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Lean into Grief in the Fall

Hello, hello friends,





As the leaves begin their graceful fall, we move towards November, a transformative season for many of our bodies, our emotions as well as the world around us. It is a season of change, marked by falling leaves, cooler temperatures, and the approach of the holiday season. For many, the start of fall can be a challenging period, filled with emotional turbulence. Personally, I am still adjusting to the loss of my best friend and father in August this year. As I adjust to life without him, I have been thinking about how to honor him as well as my own emotional system. I want to share my thoughts with you, specifically seven ways to navigate mental health changes in the early days of fall.

1. Embrace Changed Grief Grief is a unique journey for each of us. When we lose someone or something dear to us, it is normal for grief to ebb and flow. As we enter the fall season, it is essential to embrace the changed nature of your grief. Join me in remembering that it is okay to feel sorrow and joy in different moments, even if it feels weird.

2. Explore New Traditions The fall season brings a chance to create new traditions or adapt to old ones. These rituals can provide comfort and a sense of connection. Together, let's try incorporating seasonal activities like apple or peach picking, cozying up with a good book and some nice music, or crafting to engage your mind and uplift your spirits.

3. Notice How Your Activated The approaching holidays and the darkening days can bring about heightened anxiety. This is our opportunity to notice what sensations, thoughts, and messages are activated within our bodies and minds. Mindfulness techniques, deep breathing, and documenting (journaling, audio voice, and video) can be your allies in managing these feelings.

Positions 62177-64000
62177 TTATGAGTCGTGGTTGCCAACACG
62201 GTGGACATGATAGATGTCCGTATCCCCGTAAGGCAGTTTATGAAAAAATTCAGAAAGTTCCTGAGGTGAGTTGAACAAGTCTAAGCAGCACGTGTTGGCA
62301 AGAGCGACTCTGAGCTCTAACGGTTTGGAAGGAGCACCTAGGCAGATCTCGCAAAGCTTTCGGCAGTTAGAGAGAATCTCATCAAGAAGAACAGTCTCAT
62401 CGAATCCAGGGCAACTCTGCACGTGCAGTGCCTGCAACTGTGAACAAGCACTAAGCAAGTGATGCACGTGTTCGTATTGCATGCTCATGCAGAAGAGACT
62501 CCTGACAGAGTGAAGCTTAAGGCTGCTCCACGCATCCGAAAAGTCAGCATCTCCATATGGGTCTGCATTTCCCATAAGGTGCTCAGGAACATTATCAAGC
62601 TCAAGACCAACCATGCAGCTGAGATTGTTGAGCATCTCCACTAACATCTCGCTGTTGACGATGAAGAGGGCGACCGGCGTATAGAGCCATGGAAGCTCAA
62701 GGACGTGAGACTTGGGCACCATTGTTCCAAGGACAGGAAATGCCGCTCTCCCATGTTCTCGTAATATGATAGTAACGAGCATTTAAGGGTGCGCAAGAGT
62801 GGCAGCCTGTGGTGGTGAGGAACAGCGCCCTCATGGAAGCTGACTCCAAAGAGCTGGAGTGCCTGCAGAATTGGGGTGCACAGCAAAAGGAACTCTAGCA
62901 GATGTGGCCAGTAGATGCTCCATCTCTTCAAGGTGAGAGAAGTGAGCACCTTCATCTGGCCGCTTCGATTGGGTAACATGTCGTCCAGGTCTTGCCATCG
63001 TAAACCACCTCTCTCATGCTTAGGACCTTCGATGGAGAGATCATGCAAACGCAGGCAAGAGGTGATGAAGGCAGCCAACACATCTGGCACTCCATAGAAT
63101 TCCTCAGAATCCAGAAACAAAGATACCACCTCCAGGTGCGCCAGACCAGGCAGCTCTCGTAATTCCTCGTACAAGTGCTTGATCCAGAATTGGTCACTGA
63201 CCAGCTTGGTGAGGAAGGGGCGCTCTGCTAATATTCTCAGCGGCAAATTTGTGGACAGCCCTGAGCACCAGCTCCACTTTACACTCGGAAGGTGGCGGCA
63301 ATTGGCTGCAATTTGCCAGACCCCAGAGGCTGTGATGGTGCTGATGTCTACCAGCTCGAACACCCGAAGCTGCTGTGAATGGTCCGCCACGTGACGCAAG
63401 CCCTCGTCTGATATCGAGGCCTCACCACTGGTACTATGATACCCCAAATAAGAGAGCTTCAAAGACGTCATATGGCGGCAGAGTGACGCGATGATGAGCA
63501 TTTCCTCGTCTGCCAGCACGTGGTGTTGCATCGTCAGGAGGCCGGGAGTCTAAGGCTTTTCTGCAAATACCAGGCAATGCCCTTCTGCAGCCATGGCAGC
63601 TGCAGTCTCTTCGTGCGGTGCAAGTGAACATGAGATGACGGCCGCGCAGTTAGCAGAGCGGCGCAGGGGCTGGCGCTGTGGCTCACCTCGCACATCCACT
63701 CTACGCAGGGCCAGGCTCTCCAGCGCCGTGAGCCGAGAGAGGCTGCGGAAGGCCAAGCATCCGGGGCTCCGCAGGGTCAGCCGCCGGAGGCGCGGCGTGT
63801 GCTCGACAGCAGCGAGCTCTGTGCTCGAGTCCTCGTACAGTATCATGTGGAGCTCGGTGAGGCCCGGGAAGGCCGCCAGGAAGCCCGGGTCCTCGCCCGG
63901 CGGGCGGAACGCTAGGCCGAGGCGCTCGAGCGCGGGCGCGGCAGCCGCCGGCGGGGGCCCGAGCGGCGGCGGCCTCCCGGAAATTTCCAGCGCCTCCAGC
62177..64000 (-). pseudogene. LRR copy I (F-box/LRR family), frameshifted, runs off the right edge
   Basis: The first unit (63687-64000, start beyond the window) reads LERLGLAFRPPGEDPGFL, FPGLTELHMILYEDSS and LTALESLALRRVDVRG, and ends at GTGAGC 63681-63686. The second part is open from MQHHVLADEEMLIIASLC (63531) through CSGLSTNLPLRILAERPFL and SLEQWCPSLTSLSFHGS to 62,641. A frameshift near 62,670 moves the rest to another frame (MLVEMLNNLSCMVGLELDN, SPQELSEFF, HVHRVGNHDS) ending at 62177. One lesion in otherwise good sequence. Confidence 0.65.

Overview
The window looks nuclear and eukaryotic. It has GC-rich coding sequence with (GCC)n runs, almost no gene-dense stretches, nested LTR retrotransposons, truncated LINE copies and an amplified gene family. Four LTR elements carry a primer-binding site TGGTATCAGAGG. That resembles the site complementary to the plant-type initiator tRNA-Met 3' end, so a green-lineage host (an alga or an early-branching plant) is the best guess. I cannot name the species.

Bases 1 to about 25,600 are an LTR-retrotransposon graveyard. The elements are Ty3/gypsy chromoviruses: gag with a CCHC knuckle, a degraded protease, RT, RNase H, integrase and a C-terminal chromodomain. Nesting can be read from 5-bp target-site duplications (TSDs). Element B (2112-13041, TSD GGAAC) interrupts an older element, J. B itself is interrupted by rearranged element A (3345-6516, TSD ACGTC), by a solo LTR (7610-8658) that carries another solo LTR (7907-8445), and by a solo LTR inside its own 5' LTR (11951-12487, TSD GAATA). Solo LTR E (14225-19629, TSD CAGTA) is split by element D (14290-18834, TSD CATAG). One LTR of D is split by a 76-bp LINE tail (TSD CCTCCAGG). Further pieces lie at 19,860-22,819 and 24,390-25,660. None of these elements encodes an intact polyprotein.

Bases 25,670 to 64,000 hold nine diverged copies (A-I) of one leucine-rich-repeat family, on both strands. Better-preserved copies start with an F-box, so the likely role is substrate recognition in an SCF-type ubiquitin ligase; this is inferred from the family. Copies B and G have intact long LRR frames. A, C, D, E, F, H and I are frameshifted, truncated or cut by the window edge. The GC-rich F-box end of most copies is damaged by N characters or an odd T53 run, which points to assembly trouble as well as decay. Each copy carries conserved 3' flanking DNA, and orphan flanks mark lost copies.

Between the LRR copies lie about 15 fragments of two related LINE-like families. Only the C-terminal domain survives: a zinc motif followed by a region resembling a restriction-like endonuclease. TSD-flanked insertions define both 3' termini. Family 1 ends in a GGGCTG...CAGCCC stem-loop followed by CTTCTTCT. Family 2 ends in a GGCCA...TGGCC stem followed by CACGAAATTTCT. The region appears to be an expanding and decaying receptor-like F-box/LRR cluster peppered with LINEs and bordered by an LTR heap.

4. Address Tensions in Society We cannot escape the tension that often surrounds us, especially in today's world of lab-made foods, back-to-back deaths, and financial insecurity. Take a step back from the constant news cycle and consider what matters most to you. Let’s engage in constructive discussions and actions that help relieve pressure, feed your soul, and challenge your unconscious beliefs. Make space for new information even if the new information stings a bit.

5. Embrace the Season of Less Light With shorter days and longer nights, it is common to feel the effects of reduced sunlight. Counteract the lack of light by spending time outdoors during the day, investing in light therapy, or adjusting your sleep schedule to accommodate the season. Also, let the cool natural light fill your space, enjoy the cool kiss of the sun!

6. Connect with Your Support System Remember that you do not have to navigate these emotions alone. Reach out to your support network, whether it is friends, family, support groups, or a professional. Sometimes, just sharing your feelings can be a tremendous relief. I do not know about you, but it can be scary and lonely in my mind alone, I appreciate my therapist and IFS coach more now than ever before. Who supports you? Get a therapist or coach if you need to. We all can use help from time to time.

7. Practice Self-Compassion In times of change and emotional disturbance, practicing self-compassion is vital. Be kind to yourself and give yourself grace. Understand that it's okay to not be okay and that healing takes time.

This November let's honor the changing seasons in our lives as well as in nature. Embrace the altered landscape of your emotions, create new traditions, and notice what you internally feel and hear. Join me in using social and professional networks to stretch our beliefs, explore societal tensions, and heal our hurts. Although we have less light, let’s value it and be kind to ourselves.

Family, let’s move gracefully as we navigate the path of fall together. We are stronger than we think, we need each other, AND may we all find inner peace and clarity.

Get support from us at Inner Peace & Clarity Psychotherapy Services, also known as Emotional Upgrade at www.talkwithipcp.com and (240) 406-8127.


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